May 21, 2015

INTSEC

- 1. Internet and Intranet Protocols and Applications
- Network (Internet) Security

- Paul Christian P. Abad

2. What is network security?

- Secrecy:only sender, intended receiver should understand msg contents

- sender encrypts msg

- receiver decrypts msg

- Authentication:sender, receiver want to confirm identity of each other

- Message Integrity:sender, receiver want to ensure message not altered (in transit, or afterwards) without detection

- Non-repudiation:sender cannot claim other than what was sent

3. Internet security threats

- Packet sniffing:

- broadcast media

- promiscuous NIC reads all packets passing by

- can read all unencrypted data (e.g. passwords)

- e.g.: C sniffs Bs packets

A B C src:B dest:Apayload 4. Internet security threats

- IP Spoofing:

- can generate raw IP packets directly from application, putting any value into IP source address field

- receiver cant tell if source is spoofed

- e.g.: C pretends to be B

A B C src:Bdest:Apayload 5. Internet security threats

- Denial of service (DOS):

- flood of maliciously generated packets swamp receiver

- Distributed DOS (DDOS): multiple coordinated sources swamp receiver

- e.g., C and remote host SYN-attack A

A B C SYN SYN SYN SYN SYN SYN SYN 6. Cryptography

- Encryptionis a process applied to a bit of information that changes the informations appearance, but not its (decrypted) meaning.

- Decryptionis the reverse process.

- If C is a bit ofcipher text(encrypted data) and M is a message ( plain text )then,

- C = E k (M)andM = D k (C)

- Where E kandD kare encryption and decryption processes respectively.

- E kandD kare both based on some key k.

7. Cryptography Algorithms

- symmetric keycrypto: sender, receiver keys identical

- public-keycrypto: encrypt keypublic , decrypt keysecret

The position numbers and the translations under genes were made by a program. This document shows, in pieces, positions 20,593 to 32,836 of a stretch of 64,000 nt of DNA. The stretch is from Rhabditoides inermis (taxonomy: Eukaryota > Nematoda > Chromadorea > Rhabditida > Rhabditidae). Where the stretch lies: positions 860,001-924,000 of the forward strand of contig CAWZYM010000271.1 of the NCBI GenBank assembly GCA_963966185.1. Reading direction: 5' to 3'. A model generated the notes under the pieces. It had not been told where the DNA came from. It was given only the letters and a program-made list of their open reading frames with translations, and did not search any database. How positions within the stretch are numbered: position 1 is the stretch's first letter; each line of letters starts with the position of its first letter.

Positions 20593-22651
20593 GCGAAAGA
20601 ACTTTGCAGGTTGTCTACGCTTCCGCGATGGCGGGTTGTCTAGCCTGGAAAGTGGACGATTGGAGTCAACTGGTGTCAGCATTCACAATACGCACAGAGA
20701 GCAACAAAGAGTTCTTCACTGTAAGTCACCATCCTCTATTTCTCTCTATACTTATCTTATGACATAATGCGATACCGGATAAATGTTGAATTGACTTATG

Figure 7.3 goes here plaintext plaintext ciphertext K A K B 8. Friends and enemies: Alice, Bob, Trudy

- Well-known model in network security world

- Bob, Alice want to communicate securely

- Trudy, the intruder may intercept, delete, add messages

- Sometimes Trudys friend Mallory (malicious) may appear

Figure 7.1 goes here 9. Cryptography Basics

- Symmetric KeyCryptography:

- E k= D k (and must be kept SECRET!!!)

- Public KeyCryptography:

- E kis a public key (everyone can know it)

- D kis a private key and belongs toONEentity.

- Symmetric Key Algorithms are fast

- Public Key Algorithms are SLOW!!!

10. Symmetric Key Ciphers

- Substitution:

- (a = k, b = q, )

- Transposition:

- (c1 = c12, c2 = c5, c3 = c1, )

- Composition (both substitution and transposition, such as DES)

- One-Time code pad

11. Symmetric key cryptography

- substitution cipher:substituting one thing for another

- monoalphabetic cipher: substitute one letter for another

plaintext:abcdefghijklmnopqrstuvwxyz ciphertext:mnbvcxzasdfghjklpoiuytrewq Plaintext: bob. i love you. alice ciphertext: nkn. s gktc wky. mgsbc E.g.: 12. DES: Data Encryption Standard

- US encryption standard [NIST 1993]

- 56-bit symmetric key, 64 bit plain-text input

- How secure is DES?

- DES Challenge: 56-bit-key-encrypted phrase( Strong cryptography makes the world a safer place ) decrypted (brute force) in 4 months

- no known backdoor decryption approach

13. Symmetric keycrypto: DES

- initial permutation

- 16 identical rounds of function application, each using different 48 bits of key

- final permutation

DES operation 14. Public key cryptography

- Figure 7.7 goes here

15. How do public key algorithms work?

- They depend on the existence of some very hard mathematical problems to solve:

- Factoring VERY large numbers (example, a number containing 1024 bits!)